Document Detail


Potential role of Toll-like receptors in programming of vascular dysfunction.
MedLine Citation:
PMID:  23485061     Owner:  NLM     Status:  MEDLINE    
Abstract/OtherAbstract:
The developmental origins of the metabolic syndrome have been established through the consistent observation that small-for-gestational age and large-for-gestational age fetuses have an increased risk for hypertension and related metabolic disorders later in life. These phenotypes have been reproduced in various species subjected to a range of intrauterine insults and ongoing research is directed towards understanding the underlying molecular mechanisms. Current evidence suggests that the creation of a pro-inflammatory and pro-oxidant intrauterine milieu is a common thread among prenatal factors that have an impact upon fetal size. Furthermore, studies demonstrate that a shift in fetal redox status consequent to environmental cues persists after birth and drives the progression of vascular dysfunction and hypertension in postnatal life. TLR (Toll-like receptor) signalling has emerged as a key link between inflammation and oxidative stress and a pathogenic contributor to hypertension, insulin resistance and obesity, in both human patients and animal models of disease. Thus TLR activation and dysregulation of its signalling components represent potential molecular underpinnings of programmed hypertension and related disorders in those subjected to suboptimal intrauterine conditions, yet their contributions to developmental programming remain unexplored. We propose that danger signals mobilized by the placenta or fetal tissues during complicated pregnancy activate the fetal innate immune system through TLRs and thereby potentiate the generation of ROS (reactive oxygen species) and orchestrate fetal adaptive responses, including changes in gene expression, which later translate to vascular dysfunction. Furthermore, we suggest that, after birth, continual activation of TLR signalling propagates vascular oxidative stress and thereby accelerates the advancement of hypertension and heart failure.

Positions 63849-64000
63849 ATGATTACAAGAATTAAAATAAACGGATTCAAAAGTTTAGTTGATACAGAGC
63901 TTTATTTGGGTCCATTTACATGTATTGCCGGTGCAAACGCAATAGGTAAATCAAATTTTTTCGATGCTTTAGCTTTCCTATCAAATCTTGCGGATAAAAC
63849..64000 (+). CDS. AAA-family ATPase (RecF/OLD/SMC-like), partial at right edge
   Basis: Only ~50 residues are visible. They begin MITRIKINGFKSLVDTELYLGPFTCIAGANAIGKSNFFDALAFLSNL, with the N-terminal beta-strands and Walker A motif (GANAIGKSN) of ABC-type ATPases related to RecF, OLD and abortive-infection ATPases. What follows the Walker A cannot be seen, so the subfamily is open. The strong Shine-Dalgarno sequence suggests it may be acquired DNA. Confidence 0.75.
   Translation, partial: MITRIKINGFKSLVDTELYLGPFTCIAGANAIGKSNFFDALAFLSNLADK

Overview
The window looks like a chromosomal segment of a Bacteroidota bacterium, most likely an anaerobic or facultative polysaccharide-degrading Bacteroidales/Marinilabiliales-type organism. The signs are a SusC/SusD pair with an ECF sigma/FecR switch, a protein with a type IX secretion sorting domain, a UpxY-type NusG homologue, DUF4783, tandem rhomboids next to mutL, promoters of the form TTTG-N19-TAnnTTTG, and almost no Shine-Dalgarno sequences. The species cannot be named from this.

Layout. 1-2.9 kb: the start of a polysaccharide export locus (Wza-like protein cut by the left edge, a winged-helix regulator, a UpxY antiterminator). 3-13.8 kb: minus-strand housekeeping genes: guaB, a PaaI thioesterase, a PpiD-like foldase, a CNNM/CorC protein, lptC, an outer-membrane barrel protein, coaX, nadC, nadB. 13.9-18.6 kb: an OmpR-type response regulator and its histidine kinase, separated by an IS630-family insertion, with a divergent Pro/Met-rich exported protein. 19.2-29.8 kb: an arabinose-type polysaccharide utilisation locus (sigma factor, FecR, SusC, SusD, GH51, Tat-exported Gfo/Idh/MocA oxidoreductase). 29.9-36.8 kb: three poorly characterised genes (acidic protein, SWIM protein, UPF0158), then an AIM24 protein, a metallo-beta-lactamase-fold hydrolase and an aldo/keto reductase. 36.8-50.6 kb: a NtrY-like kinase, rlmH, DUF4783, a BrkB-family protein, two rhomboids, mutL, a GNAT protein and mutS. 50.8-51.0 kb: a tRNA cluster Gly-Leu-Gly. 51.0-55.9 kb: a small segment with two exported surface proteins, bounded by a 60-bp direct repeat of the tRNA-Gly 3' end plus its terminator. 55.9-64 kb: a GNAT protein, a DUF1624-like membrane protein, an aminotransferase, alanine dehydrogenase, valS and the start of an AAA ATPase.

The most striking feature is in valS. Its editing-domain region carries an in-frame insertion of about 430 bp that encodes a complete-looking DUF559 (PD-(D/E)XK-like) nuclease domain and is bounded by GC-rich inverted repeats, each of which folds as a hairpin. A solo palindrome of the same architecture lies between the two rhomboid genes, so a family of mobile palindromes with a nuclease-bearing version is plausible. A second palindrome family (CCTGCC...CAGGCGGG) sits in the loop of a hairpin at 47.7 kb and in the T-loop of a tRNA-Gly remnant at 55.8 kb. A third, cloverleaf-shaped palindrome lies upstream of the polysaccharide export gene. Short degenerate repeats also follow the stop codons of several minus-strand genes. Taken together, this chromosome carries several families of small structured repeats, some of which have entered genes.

Authors:
Jennifer A Thompson; R Clinton Webb
Publication Detail:
Type:  Journal Article; Research Support, N.I.H., Extramural     Date:  2013-03-13
Journal Detail:
Title:  Clinical science (London, England : 1979)     Volume:  125     ISSN:  1470-8736     ISO Abbreviation:  Clin. Sci.     Publication Date:  2013 Jul 
Date Detail:
Created Date:  2013-03-14     Completed Date:  2013-05-02     Revised Date:  2014-07-01    
Medline Journal Info:
Nlm Unique ID:  7905731     Medline TA:  Clin Sci (Lond)     Country:  England    
Other Details:
Languages:  eng     Pagination:  19-25     Citation Subset:  IM    
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MeSH Terms
Descriptor/Qualifier:
Animals
Fetal Development
Humans
Hypertension / etiology*,  metabolism
Inflammation / metabolism
Metabolic Syndrome X / etiology*,  metabolism
Oxidative Stress
Reactive Oxygen Species / metabolism
Toll-Like Receptors / metabolism*
Grant Support
ID/Acronym/Agency:
DK-83685/DK/NIDDK NIH HHS; R01 DK083685/DK/NIDDK NIH HHS; R01 HL071138/HL/NHLBI NIH HHS
Chemical
Reg. No./Substance:
0/Reactive Oxygen Species; 0/Toll-Like Receptors
Comments/Corrections

From MEDLINE®/PubMed®, a database of the U.S. National Library of Medicine


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